In lockdown again! Not as bad as Melbourne, but it still affects us greatly in the City of Greater
Geelong. We in Lara are especially feeling for our friends in Little River, Wyndham, so near and yet so
In Stage Three, we are back to a maximum of five people at church in Lara, as we were earlier. This will
be the leader and preacher, generally me, the Zoom host and assistant. This leaves a couple of spaces,
and I am planning to invite one or two non-Zoomers to attend on a rotating basis.
Because we have all the procedures in place, the Op Shop may remain open, depending on our
wonderful volunteers. If we are directed otherwise, we will close, of course. So far, this has not
My visiting of people in their homes is curtailed again, but I hope to see some, perhaps outside if the
weather is appropriate.
How blessed we are in our homes! I was thinking about mine: a secure roof and walls that keep out the
rain and cold, excellent water in the taps, reliable gas and electricity, the means of cooking, a deliciously
warm bed, access to a world-class sanitation system. I also have internet and phone which keep me in
touch, in spite of occasional wavering. Compared to most of the rest of the world, I am rich beyond
dreams of avarice.
Being at home is restricting compared to our former lives, and places strains on many. Pray for each
other. But it is by no means all bad! I have heard of two studies, one from the University of Canberra,
and one from the Royal Children’s Hospital in Melbourne, who surveyed people in response to the first
lockdown, and found that the vast majority, over 60% in one and 75% in the other, reported improved
And have you heard about the premmie babies? A Danish paediatrician reported that in normal times in
his hospital they would have an average of thirty babies a month born prematurely. Since the lockdown,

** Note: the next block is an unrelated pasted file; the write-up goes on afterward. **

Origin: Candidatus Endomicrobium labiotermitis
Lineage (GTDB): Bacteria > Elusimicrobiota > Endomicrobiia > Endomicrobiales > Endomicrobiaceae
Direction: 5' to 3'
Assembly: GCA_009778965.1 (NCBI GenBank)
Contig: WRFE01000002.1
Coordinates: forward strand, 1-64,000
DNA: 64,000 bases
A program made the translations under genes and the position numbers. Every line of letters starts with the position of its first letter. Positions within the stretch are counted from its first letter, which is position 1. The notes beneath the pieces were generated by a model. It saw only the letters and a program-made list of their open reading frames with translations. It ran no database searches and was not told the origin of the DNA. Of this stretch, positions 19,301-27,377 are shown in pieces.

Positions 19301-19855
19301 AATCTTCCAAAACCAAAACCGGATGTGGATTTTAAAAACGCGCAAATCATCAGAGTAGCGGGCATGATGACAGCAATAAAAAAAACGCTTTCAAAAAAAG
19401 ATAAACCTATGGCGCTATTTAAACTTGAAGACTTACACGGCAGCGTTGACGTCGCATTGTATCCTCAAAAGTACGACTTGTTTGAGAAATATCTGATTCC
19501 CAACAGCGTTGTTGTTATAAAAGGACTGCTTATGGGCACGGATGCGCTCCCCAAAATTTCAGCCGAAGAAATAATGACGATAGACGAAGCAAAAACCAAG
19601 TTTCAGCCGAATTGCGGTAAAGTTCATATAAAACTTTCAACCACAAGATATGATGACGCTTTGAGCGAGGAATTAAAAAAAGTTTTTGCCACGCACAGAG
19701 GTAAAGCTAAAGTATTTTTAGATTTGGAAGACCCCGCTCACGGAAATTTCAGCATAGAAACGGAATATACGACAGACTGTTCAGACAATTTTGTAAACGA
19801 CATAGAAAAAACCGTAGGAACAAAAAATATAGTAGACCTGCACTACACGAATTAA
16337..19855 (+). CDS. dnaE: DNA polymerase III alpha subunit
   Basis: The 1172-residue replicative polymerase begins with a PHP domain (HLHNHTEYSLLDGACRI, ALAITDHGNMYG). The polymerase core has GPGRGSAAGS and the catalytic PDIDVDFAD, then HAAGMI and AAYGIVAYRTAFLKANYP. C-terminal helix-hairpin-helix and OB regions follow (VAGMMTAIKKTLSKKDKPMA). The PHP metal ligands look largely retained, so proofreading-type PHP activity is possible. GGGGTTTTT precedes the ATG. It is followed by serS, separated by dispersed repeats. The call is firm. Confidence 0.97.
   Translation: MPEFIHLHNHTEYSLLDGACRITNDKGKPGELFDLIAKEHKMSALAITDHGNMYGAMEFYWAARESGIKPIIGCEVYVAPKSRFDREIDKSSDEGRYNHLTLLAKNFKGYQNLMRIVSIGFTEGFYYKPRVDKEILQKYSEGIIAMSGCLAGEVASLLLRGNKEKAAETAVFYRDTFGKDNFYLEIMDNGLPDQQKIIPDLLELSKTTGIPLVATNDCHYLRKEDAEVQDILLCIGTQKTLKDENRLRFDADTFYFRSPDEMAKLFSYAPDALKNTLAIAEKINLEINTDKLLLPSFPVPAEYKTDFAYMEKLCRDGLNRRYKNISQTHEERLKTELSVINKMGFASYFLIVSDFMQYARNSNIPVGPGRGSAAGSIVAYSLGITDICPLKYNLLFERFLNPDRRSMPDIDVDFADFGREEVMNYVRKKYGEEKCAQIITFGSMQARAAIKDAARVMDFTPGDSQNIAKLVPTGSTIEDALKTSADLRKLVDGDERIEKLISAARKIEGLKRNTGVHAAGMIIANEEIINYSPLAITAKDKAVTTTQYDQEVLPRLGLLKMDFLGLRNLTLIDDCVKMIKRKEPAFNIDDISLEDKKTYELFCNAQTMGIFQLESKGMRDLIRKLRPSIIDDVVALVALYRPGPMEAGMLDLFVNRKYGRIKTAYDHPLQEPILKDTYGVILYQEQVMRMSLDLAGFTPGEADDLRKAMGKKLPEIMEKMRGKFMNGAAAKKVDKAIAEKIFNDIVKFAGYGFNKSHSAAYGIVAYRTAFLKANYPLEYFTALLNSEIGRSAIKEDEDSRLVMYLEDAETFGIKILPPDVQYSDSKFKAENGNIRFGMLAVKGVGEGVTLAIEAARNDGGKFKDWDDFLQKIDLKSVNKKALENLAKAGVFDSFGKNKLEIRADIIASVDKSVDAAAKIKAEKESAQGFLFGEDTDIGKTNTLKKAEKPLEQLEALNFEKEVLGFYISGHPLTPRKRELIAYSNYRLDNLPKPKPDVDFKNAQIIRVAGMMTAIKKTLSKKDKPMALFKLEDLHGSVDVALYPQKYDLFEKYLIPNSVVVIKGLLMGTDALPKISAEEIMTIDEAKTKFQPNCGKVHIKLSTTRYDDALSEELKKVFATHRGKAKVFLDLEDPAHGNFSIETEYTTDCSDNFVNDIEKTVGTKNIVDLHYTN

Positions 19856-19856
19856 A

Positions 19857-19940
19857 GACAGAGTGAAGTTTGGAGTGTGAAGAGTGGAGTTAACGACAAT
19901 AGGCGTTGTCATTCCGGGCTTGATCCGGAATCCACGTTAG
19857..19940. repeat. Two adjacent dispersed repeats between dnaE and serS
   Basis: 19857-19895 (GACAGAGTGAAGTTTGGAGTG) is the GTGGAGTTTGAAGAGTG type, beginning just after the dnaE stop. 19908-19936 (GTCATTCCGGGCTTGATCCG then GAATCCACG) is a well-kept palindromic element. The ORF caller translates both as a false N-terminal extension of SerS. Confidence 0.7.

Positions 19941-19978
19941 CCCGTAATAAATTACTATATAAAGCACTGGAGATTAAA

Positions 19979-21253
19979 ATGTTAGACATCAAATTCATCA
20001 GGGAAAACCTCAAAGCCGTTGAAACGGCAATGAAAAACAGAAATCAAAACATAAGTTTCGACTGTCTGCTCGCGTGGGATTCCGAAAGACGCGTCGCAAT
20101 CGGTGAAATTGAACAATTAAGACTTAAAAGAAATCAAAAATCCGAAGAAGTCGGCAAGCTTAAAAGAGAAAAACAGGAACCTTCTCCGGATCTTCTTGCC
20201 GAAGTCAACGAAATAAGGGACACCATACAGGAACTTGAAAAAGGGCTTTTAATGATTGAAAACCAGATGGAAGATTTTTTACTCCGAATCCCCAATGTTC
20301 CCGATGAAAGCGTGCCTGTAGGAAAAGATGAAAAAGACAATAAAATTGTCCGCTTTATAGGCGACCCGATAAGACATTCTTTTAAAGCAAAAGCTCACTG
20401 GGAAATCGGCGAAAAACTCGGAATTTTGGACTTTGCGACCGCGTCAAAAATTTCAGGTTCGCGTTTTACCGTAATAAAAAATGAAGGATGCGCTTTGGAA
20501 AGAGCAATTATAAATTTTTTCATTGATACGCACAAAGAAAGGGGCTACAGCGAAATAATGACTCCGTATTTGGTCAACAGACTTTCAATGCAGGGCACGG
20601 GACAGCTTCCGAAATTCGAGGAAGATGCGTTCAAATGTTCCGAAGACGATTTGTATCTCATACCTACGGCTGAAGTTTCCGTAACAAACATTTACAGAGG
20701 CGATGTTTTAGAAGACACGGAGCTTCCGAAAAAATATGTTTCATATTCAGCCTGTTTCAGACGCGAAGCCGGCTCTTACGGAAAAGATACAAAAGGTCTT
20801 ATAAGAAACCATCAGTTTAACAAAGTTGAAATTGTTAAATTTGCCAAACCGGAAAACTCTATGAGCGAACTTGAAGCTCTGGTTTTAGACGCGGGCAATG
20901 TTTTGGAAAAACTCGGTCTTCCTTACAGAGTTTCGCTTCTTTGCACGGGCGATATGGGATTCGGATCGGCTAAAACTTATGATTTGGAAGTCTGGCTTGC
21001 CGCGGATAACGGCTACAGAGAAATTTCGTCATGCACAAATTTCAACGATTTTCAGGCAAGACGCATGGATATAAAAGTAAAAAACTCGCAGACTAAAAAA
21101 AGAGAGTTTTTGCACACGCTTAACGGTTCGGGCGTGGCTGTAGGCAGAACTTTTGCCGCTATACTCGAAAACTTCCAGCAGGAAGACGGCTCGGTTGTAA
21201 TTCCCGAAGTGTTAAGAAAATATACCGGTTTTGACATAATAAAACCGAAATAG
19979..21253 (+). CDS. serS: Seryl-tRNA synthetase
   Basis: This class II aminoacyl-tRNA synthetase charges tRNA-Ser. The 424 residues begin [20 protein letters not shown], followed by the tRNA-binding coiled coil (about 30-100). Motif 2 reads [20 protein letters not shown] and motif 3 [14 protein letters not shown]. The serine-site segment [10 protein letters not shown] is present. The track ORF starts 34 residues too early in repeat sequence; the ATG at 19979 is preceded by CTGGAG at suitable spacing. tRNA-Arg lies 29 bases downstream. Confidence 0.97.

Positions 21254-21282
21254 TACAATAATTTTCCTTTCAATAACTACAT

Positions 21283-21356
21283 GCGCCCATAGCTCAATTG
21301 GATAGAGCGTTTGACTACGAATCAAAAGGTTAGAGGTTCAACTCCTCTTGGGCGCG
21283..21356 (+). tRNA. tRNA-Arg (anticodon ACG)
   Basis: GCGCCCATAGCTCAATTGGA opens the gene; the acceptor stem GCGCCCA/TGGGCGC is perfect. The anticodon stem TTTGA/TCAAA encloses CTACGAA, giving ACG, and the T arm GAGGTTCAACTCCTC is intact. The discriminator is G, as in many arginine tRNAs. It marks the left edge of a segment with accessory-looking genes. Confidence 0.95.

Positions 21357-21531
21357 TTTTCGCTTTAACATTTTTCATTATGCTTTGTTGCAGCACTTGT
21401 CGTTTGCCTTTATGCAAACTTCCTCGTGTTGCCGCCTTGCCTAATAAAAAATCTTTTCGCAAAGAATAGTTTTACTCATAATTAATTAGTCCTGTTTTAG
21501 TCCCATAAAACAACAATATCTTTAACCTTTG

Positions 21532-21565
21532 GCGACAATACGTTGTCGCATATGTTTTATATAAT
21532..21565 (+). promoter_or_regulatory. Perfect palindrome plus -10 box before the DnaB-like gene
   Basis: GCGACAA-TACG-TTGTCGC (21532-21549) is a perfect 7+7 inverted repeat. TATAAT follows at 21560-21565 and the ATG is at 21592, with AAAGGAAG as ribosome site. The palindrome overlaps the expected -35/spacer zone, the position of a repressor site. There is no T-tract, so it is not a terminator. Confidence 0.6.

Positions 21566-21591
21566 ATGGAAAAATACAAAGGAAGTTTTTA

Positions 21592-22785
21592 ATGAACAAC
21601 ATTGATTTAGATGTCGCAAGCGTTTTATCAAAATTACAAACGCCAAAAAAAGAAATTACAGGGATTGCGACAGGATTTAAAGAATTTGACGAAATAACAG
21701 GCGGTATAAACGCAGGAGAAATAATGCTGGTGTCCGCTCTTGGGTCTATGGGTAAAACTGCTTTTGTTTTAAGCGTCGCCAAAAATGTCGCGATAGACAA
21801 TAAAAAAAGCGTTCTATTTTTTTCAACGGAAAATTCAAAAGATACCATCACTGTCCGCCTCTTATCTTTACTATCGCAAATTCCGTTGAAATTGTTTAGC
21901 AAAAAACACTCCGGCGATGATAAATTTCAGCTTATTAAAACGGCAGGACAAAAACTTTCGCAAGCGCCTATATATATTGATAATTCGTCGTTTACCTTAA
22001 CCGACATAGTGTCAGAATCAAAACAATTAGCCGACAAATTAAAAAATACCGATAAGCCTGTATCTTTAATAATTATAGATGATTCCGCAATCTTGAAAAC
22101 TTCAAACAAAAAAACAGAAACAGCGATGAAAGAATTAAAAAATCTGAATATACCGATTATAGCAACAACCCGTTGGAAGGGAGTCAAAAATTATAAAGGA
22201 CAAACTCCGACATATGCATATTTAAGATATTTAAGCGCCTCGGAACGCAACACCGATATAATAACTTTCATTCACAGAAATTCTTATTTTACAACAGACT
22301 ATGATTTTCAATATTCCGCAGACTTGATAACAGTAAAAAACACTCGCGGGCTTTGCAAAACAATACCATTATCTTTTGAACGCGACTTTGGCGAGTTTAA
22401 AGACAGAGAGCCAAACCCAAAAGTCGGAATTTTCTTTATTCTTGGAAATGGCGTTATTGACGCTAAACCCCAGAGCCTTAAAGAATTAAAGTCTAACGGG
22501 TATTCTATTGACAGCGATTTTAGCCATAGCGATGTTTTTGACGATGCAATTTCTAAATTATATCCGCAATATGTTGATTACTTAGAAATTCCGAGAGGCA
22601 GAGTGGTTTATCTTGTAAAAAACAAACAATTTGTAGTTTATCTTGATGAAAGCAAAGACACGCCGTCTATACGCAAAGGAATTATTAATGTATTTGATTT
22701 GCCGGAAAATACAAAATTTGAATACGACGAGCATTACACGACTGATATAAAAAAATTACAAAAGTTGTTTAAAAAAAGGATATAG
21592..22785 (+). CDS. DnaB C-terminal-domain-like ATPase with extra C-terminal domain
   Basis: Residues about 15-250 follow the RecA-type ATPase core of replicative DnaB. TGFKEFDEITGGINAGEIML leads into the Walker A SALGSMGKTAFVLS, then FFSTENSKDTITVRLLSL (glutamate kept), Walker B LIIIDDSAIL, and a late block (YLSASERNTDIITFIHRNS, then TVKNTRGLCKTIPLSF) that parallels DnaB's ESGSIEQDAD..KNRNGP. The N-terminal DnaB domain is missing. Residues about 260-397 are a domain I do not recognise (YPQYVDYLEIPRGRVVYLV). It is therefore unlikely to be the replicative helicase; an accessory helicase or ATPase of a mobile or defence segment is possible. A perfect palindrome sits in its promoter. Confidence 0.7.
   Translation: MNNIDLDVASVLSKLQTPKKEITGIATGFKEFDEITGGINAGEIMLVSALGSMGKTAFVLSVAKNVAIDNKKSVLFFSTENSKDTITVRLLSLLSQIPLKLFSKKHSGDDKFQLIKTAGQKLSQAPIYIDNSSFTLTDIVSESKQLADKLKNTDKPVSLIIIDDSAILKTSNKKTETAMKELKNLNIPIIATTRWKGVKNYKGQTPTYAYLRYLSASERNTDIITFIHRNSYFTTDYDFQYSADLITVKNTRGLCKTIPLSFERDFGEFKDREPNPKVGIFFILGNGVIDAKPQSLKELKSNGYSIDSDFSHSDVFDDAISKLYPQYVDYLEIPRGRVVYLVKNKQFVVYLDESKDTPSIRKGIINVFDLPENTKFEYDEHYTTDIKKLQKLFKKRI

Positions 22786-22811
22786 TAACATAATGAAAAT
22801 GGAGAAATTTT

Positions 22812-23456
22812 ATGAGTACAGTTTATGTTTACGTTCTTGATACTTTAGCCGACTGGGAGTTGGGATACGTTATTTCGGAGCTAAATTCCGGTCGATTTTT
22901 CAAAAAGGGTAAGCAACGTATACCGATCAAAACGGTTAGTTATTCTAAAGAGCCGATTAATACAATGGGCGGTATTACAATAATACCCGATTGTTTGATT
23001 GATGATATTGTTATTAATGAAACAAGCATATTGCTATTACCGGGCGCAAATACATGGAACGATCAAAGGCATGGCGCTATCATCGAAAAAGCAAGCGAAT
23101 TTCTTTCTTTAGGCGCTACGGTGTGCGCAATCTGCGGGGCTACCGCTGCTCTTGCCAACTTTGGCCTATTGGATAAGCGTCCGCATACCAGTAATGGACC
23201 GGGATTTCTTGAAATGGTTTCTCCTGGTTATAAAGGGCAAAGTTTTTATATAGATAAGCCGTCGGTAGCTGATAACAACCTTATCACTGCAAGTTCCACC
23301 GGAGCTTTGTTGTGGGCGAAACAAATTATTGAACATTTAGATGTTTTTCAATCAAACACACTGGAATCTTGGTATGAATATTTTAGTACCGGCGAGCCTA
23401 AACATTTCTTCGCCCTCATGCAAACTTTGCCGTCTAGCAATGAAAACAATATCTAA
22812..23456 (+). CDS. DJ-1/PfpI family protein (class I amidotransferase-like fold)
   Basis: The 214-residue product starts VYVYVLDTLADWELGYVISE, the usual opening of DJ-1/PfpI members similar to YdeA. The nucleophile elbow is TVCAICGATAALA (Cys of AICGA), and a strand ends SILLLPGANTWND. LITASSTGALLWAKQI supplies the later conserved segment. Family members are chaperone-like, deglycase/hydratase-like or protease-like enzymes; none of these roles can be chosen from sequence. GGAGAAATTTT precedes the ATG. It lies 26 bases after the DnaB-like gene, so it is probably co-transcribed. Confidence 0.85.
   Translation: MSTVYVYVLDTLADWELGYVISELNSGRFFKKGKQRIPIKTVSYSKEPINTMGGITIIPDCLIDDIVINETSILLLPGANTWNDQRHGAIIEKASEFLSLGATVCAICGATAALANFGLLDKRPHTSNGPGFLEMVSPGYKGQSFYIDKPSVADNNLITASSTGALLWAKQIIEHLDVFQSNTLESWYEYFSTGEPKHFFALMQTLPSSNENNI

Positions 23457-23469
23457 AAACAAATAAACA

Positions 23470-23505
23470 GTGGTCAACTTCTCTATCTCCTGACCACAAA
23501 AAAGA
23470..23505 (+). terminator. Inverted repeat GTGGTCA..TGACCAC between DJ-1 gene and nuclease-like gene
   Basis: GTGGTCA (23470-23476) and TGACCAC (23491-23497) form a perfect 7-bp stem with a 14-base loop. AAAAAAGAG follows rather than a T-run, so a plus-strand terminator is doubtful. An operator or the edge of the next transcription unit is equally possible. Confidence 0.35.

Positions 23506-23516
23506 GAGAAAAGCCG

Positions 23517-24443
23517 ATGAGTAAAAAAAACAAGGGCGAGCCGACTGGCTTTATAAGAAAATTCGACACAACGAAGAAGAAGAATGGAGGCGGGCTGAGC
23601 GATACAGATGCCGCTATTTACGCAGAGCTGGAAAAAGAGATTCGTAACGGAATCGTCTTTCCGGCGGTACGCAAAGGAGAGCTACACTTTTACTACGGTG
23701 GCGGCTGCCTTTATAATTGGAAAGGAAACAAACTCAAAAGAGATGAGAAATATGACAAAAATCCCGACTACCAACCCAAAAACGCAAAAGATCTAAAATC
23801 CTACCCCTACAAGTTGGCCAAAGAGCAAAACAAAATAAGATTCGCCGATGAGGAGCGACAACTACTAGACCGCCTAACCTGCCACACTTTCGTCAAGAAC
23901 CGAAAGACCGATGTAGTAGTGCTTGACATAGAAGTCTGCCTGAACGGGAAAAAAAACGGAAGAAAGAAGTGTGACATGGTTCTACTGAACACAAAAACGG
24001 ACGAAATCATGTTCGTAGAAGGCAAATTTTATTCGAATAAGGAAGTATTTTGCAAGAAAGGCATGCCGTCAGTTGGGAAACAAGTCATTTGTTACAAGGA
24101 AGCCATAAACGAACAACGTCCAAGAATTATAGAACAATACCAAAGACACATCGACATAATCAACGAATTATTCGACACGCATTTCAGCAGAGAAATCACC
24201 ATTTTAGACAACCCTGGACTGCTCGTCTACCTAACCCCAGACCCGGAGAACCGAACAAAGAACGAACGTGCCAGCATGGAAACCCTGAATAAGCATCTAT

three a month. This pattern has been repeated in many other hospitals across the world. Now they
have to work out just what it was about our old ways that was so detrimental to life. Long, frenetic
drives to work? Eating on the run? Not enough emotional support? Greater infection rates? Perhaps all
of these and more.
Homes have always been intended as places of refuge and blessing and form a picture of our life with
God. Psalms 90 and 91 are very helpful with this. They do not avoid life’s traumas but give us direction.
It is helpful to read them in their entirety, but I include a few quotes:
Lord you have ben our dwelling place throughout all generations. Psalm 90, verse 1
The one who dwells in the shelter of the Most High will rest in the shadow of the Almighty.
I will say of the Lord, he is my refuge and my fortress, my God in whom I trust. Psalm 91, verses 1 and 2.
Teach us to number our days aright, that we may gain a heart of wisdom. Ps 90: 12 and
Satisfy us in the morning with your unfailing love, that we may sing for joy and be glad all our days, 14.
Homes become a picture of our relationship with Jesus, where we are most intimately known, and
where we can be our true selves.
John 1: 14 says: The Word became flesh and made his dwelling among us.
In chapter 14 verse 23 Jesus says: If anyone loves me, he will obey my teaching. My Father will love him,
and we will come to him and make our home with him.
This is my prayer for you: I pray that out of his glorious riches he may strengthen you with power
through his Spirit in your inner being, so that Christ may dwell in your hearts through faith. Ephesians 3:
16-17. Let’s pray it for one another.
HOLY TRINITY & CHRIST CHURCH WEEKLY REFLECTION
Welcome to our weekly reflection!